I’m writing a book with the working title: IN-HOUSE TOM: a new target operating model for law departments – initially as a series of blogs.

You can follow the full index of blogs as they build here: IN-HOUSE TOM: INDEX

What is a target operating model?

A target operating model (TOM) links needs, resources and processes to create a model to execute a commercial organisation’s strategy to achieve its purpose.

An IN-HOUSE TOM links the legal counsel and process needs of the organisation with the resources and processes of the legal department to create a model to meet those needs to execute a commercial organisation’s strategy to achieve its purpose.

So far, so simple.

How does a TOM relate to Legal?

The problem is that each of the terms in the definition is currently unclear, subject to debate and questioning within each organisation:

  • What is the purpose of any commercial organisation?
  • What is the purpose of your organisation?
  • What is your organisation’s strategy?
  • What are the legal counsel and process needs of your organisation?
  • Who decides?
  • What is the purpose of any law department?
  • What should the strategy of any law department be?
  • What are its strategic resources?
  • What are its strategic processes to apply the resources to achieve the needs?

Here’s one set of answers, based on my 15 years’ experience working with law departments, which some readers may recognise:

  • The purpose of any commercial organisation is to make money for its shareholders
  • The purpose of our organisation is to make loads of money
  • Our organisation’s strategy is (say) growth through aggressive global acquisition
  • Our organisation needs Legal to anticipate risks and sort legal process, fast and cheaply
  • Our CEO decides, everything.
  • The purpose of any law department is to help make loads of money for the organisation without anyone going to jail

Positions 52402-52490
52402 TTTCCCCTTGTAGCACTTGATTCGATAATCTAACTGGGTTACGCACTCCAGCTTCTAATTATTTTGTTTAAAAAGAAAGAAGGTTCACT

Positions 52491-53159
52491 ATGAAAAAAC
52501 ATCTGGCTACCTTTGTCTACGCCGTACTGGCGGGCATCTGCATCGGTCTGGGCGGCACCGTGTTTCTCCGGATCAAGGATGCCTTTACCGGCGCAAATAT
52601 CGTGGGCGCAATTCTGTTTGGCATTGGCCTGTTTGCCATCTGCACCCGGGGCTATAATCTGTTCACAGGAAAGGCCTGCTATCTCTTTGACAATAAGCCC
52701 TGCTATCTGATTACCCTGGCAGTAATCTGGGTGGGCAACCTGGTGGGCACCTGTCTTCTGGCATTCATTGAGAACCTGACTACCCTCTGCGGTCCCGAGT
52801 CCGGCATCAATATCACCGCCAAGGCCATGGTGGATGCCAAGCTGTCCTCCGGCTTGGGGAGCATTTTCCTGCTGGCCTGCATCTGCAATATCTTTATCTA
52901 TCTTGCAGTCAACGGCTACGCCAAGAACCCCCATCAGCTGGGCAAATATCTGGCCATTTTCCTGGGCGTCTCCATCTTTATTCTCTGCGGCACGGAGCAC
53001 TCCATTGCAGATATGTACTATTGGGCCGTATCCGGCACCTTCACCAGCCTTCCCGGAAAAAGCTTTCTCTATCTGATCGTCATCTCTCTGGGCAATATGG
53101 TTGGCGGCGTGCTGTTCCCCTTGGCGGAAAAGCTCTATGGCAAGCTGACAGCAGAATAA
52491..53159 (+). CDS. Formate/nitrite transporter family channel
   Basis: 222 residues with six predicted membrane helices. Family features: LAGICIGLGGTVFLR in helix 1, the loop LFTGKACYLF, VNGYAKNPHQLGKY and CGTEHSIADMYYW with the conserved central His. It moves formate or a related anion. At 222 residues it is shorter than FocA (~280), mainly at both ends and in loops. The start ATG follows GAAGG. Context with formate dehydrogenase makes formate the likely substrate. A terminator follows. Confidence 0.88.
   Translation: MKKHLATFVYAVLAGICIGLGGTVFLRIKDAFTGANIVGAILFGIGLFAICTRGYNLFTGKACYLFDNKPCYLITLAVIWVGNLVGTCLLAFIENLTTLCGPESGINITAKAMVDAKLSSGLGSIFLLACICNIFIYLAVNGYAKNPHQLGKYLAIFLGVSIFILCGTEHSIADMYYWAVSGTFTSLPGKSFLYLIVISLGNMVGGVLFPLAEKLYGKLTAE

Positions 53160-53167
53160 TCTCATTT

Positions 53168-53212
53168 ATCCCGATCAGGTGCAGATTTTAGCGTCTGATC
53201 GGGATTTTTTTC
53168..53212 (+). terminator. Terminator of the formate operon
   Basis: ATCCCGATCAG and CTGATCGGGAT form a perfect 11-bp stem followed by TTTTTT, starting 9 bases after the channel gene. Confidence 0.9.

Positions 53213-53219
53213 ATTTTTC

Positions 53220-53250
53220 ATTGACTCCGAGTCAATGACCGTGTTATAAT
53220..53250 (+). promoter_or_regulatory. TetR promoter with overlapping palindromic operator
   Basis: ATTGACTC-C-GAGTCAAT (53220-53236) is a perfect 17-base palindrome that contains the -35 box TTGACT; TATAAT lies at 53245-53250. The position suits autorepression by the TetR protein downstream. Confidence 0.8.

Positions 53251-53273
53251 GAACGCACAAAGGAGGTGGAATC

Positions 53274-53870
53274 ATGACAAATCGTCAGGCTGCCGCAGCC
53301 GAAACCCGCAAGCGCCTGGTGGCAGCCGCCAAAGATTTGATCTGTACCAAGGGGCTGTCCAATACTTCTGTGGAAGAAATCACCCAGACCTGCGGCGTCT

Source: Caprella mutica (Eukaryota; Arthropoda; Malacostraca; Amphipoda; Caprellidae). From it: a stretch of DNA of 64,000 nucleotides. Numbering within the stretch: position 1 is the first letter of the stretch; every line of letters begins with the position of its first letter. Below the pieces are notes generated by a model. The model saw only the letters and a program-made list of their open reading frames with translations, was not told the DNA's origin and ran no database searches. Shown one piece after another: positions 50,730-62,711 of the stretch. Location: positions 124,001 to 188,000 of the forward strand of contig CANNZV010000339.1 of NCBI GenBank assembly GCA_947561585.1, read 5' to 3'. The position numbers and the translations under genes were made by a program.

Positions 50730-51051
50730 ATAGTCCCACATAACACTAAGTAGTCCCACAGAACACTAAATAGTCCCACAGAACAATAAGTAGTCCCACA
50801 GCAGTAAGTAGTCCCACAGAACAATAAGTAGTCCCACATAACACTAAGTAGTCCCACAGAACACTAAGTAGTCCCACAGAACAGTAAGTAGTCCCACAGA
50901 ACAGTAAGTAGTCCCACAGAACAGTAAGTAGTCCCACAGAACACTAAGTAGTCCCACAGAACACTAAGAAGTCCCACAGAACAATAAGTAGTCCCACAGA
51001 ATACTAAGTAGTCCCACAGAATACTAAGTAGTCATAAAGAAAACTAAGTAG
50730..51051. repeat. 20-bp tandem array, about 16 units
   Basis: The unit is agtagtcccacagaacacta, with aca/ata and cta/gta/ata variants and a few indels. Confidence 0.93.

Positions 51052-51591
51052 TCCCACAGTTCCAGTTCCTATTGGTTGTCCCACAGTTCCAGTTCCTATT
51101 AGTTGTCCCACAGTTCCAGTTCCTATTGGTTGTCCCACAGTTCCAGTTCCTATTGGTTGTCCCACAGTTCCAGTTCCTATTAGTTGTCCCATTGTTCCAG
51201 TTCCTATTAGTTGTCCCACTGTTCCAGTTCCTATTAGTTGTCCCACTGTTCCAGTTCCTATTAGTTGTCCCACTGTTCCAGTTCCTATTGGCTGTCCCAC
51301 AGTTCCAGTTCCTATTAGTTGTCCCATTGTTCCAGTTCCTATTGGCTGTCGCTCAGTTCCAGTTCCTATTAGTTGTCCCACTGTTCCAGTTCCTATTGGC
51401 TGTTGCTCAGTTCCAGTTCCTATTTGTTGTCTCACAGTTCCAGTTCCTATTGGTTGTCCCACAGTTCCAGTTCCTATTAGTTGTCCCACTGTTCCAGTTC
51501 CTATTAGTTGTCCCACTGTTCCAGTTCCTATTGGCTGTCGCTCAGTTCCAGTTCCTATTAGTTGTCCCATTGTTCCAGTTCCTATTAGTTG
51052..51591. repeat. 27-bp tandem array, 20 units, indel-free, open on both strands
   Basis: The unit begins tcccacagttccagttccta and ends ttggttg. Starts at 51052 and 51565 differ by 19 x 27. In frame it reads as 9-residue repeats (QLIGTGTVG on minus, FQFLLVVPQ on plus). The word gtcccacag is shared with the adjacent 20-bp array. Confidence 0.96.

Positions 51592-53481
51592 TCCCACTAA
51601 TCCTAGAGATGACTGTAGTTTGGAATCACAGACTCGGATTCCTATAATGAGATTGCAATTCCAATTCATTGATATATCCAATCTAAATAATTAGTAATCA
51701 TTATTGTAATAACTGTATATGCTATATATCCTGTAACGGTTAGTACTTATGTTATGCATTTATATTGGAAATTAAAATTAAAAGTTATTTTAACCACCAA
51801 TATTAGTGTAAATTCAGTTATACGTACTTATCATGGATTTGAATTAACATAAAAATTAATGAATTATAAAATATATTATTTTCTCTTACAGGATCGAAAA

• The strategic resources are very bright lawyers
  • The strategic processes can be boiled down to “the diving catch” by lawyers to get stuff done because “that’s what we’re trained to do”

Is this familiar?

The future

The purpose of your organisation drives its strategy which, in turn, drives how Legal responds in target operating model terms to enable that strategy.

In many organisations that response is driven by a wish to please the CEO and “the business”.

What if?

  • what if the legal profession were to help shape the purpose of any commercial organisation post-Global Financial Crash (2008) and post Covid-19 (2020)?
  • what if the law department told, not asked, the CEO what legal counsel and processes the business needed to achieve its strategy?
  • what if law departments were run like internal break-even businesses with the appropriate target operating models?

I believe that if these three “what ifs” happened then society, business and lawyers would be better served.

This book sets out how.

Ciarán Fenton

IN-HOUSE TOM: INDEX

I’m writing a book with the working title: IN-HOUSE TOM: a new target operating model for law departments – initially as a series of blogs.

You can follow the index as it builds here:

INTRODUCTION

CHAPTER 1.1 What is an IN-HOUSE TOM?

CHAPTER 1.2 Cinderellas of the boardroom & denial

CHAPTER 1.3 In-house independence is a contradiction in terms

CHAPTER 1.4 Ethical pressure, chilling fear & breathtaking acquiescence

CHAPTER 1.5 Litigators at heart, omertàesque silence & no #lawyersbacks

CHAPTER 1.6 Legal business leadership is not billable by the hour; ergo it’s not rated & not taught at law school

Ciarán Fenton